"My grandmother paid for my airfare to study abroad and she also co-signed for my private student loans," Rhianna says. "When I couldn't afford to pay them back, she paid them off. This caused a huge rift in our relationship. She disinherited me and stopped talking to me. She told my mother I wasn't her granddaughter anymore."
"Eventually, as she got older, I would continue to send her birthday wishes and holiday greetings," she continues. "Once I had my own child, she forgave me and we are now on speaking terms. Apparently, she put me back in her will. I saw her for the first time in five years recently."
Without the loans, she would have been able to start saving for retirement much earlier. "I have absolutely no money for retirement," she says. "I have about $5K in a Roth IRA and I'm 37."
Suzy - Salt Lake City, Utah
Suzy has a Master of Fine Arts degree. She didn't have any debt from her undergraduate degree, as her parents helped pay for it. But she owes roughly $40,000 for her master's. "For my undergraduate schooling, my parents wanted to help pay if I went to a school where they could afford to help," she says. "For graduate school, it was all loans, and I went with the rose-colored glasses view that I'd be in a position to repay those loans easily once I had completed my degree."
That turned out to not be the case. "I didn't have the extra money to pay student loan debt, so I went into default," Suzy says. "After graduating from my master's program I went through a divorce. Before continuing my education, I had very limited work experience because I had been the main caregiver for our five children. Post-divorce support payments helped but didn't come close to covering living expenses, even combined with the income from my part-time job."
Suzy says that paying off her loans was “impossible” and adds that "the number was intimidating." She didn't make payments for a year. But then, things changed. “When a loan repayment officer called me at work, it scared me enough to face the problem,” she says. “I went into the program to get in good standing again with my loans by paying $10 a month for nine months.”
"After that point I was able to go into the income-driven repayment option," she continues. "The total monthly payment ended up being $0. While I'd like to pay off my debt, right now I can only do minimal payments that wouldn't make a dent in what I owe. My education helped me to get my current full-time job, which I'm grateful for, but not having years of experience beforehand means I'm still at the lower end of the income scale and working my way up."
Without her student debt, Suzy would have "peace of mind that I'd be able to retire someday," she says. "I'm in my mid-40s and I feel like I'll have to work the rest of my life in some capacity in order to keep a roof over my head."
Gwen - New York, New York
Gwen has a master's degree. She graduated with $51,410 in student loan debt and has $39,303.80 left to pay off. "When I first moved to New York City eight years ago, I stopped paying my loan for a year, until I made enough money to start paying off my loan," Gwen says.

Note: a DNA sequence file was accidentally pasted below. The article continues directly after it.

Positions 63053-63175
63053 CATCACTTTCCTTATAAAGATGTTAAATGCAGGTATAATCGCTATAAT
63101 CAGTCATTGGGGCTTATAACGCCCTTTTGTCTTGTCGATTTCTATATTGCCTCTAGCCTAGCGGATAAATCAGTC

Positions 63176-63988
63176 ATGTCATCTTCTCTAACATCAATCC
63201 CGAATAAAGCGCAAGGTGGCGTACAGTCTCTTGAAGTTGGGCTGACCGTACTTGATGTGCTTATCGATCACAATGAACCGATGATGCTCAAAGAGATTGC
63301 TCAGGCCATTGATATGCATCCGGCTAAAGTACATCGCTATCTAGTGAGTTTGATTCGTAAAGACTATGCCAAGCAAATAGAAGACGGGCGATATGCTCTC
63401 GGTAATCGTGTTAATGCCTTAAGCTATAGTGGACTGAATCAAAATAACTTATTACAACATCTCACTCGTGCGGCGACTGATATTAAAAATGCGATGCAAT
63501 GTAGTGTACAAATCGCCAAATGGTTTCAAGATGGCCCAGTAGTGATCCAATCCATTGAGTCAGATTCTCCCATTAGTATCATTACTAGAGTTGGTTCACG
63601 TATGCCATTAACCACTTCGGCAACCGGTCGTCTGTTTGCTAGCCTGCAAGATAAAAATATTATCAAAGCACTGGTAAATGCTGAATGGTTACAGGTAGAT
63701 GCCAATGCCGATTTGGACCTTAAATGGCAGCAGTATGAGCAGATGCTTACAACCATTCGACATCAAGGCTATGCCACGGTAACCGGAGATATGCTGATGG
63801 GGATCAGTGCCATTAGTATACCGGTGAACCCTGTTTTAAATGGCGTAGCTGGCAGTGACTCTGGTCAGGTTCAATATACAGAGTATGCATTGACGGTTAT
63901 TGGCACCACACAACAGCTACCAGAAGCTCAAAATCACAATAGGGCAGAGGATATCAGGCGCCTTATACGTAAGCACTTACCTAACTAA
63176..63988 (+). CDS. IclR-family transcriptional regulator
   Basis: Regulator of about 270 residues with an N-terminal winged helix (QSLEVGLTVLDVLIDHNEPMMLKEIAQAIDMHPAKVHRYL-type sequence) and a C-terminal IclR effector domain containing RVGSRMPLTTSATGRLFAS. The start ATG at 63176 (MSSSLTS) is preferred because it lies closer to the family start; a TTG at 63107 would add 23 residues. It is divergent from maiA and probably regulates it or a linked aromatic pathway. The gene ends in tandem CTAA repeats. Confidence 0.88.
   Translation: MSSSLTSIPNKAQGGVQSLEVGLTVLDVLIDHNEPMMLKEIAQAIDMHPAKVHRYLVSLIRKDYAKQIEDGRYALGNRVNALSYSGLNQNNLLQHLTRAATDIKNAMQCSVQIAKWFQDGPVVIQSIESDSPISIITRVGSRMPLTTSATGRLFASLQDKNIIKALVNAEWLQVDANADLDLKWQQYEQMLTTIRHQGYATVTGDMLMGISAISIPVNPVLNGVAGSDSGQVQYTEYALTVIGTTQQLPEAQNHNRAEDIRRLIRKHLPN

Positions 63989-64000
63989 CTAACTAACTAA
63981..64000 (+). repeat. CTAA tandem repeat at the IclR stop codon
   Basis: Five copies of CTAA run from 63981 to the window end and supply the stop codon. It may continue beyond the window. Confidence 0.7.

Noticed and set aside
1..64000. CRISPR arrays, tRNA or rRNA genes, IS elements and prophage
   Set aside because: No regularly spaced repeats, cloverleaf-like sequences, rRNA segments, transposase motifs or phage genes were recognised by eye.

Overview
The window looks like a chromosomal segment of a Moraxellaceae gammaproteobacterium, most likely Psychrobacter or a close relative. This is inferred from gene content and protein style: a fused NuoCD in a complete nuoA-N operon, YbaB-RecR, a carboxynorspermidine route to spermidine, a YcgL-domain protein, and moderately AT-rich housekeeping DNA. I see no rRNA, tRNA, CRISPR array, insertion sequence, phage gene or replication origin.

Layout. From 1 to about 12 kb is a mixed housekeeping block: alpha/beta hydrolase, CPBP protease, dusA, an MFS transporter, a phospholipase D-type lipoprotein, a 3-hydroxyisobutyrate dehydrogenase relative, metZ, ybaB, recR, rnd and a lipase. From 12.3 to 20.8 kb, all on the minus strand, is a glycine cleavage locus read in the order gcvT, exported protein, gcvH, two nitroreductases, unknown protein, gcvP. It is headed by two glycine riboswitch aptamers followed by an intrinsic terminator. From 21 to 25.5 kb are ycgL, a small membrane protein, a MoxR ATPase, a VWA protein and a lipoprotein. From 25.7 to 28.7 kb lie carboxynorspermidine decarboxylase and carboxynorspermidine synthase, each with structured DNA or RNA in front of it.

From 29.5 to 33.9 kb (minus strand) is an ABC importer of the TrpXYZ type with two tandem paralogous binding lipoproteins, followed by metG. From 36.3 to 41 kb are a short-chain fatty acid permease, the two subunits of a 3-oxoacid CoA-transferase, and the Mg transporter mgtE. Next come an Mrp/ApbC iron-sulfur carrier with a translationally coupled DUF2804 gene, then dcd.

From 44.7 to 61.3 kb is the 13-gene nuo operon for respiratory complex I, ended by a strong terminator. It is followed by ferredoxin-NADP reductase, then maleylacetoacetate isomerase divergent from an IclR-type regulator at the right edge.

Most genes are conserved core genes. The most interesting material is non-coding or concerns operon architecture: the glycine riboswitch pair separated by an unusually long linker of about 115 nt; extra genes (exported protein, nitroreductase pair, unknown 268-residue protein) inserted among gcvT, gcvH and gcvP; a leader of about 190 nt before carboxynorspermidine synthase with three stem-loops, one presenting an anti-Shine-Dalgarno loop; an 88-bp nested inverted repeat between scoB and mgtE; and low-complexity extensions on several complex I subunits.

"When I finished grad school, my parents graciously — or so I thought — paid my loans with the intent that I would pay them back," she says. "I've been paying them ever since, and while the interest is lower, it feels impossible to get the payment down year to year. I've been paying this off since 2012. Owing your family money is impossibly difficult and puts an extra strain on our already tenuous relationship. I've asked my parents to decrease or stop the interest payment in a plea to get me out of this debt — which they have refused. I'm unfortunately going into a marriage with this debt and feel guilty that it will become our burden.
Blythe - Durham, Ontario
Blythe has a bachelor's degree. "I took out a bank loan that my mother co-signed," she says. She also got loans from the Ontario Student Assistance Program (OSAP).
"I graduated with just over $60,000 in debt and almost 11 years later, I still owe around $15,000, which is devastating," she says. "Monthly school loans on top of a mortgage, car payments, childcare, and daily living is just overwhelming."
Over the 11 years she’s had the debt, Blythe has had times when she’s stopped her repayments for various reasons. "The first time was when I graduated. They expected payments within six months of graduating, which doesn't leave much time to find 'that job' that can allow those heavy payments while trying to settle into new non-student housing or moving back home with your parents,” she explains. “They offered me six months of interest-only payments. That's it. I still had payments, albeit not as heavy as the full amount."
A few years later, Blythe had to stop repayments again after injuring herself at work. "I called them to inform them that I wasn't able to work due to a severe injury that left me immobilized," she says. "My worries fell on deaf ears. Two months later, I got a call from the OSAP and the Canada Revenue Agency demanding I make payments. I remember the conversations like yesterday. They asked, 'Can you make a one-time payment of $30,000?' I was floored, scared and yet found it almost comical. I replied, 'Can anyone make a one-time payment of $30,000?' I can assure you, good tax man, if I was sitting on 30 Gs, I would have paid off the hounds at my door monthly," she says.
"Now, they offered a six-month payment pause when the pandemic first happened but I know that I am one of many people who lost their jobs during the pandemic and still aren't able to find adequate employment," Blythe says. "They offer no repayment assistance for those that are married, or if your spouse has a decent job. What they don't understand is that my husband works a lot but we're still barely scraping by! We have a child, we have a house and cars to get us back and forth. We work — but it seems not enough."
Without the student loan debt, Blythe could pay her bills regularly. "I can't afford to pay everything, so every month there's always something that gets pushed and doubled for the following month — like missing my cell phone bill to pay my student loans, which auto withdraw now. Gotta love that when you accidentally bounce a payment for being so financially strapped, they think you should pay a non-sufficient funds fee. Are you kidding me? If I can't pay the bill owed for the loans, where do you think I am going to get the NSF fee from? Come on!"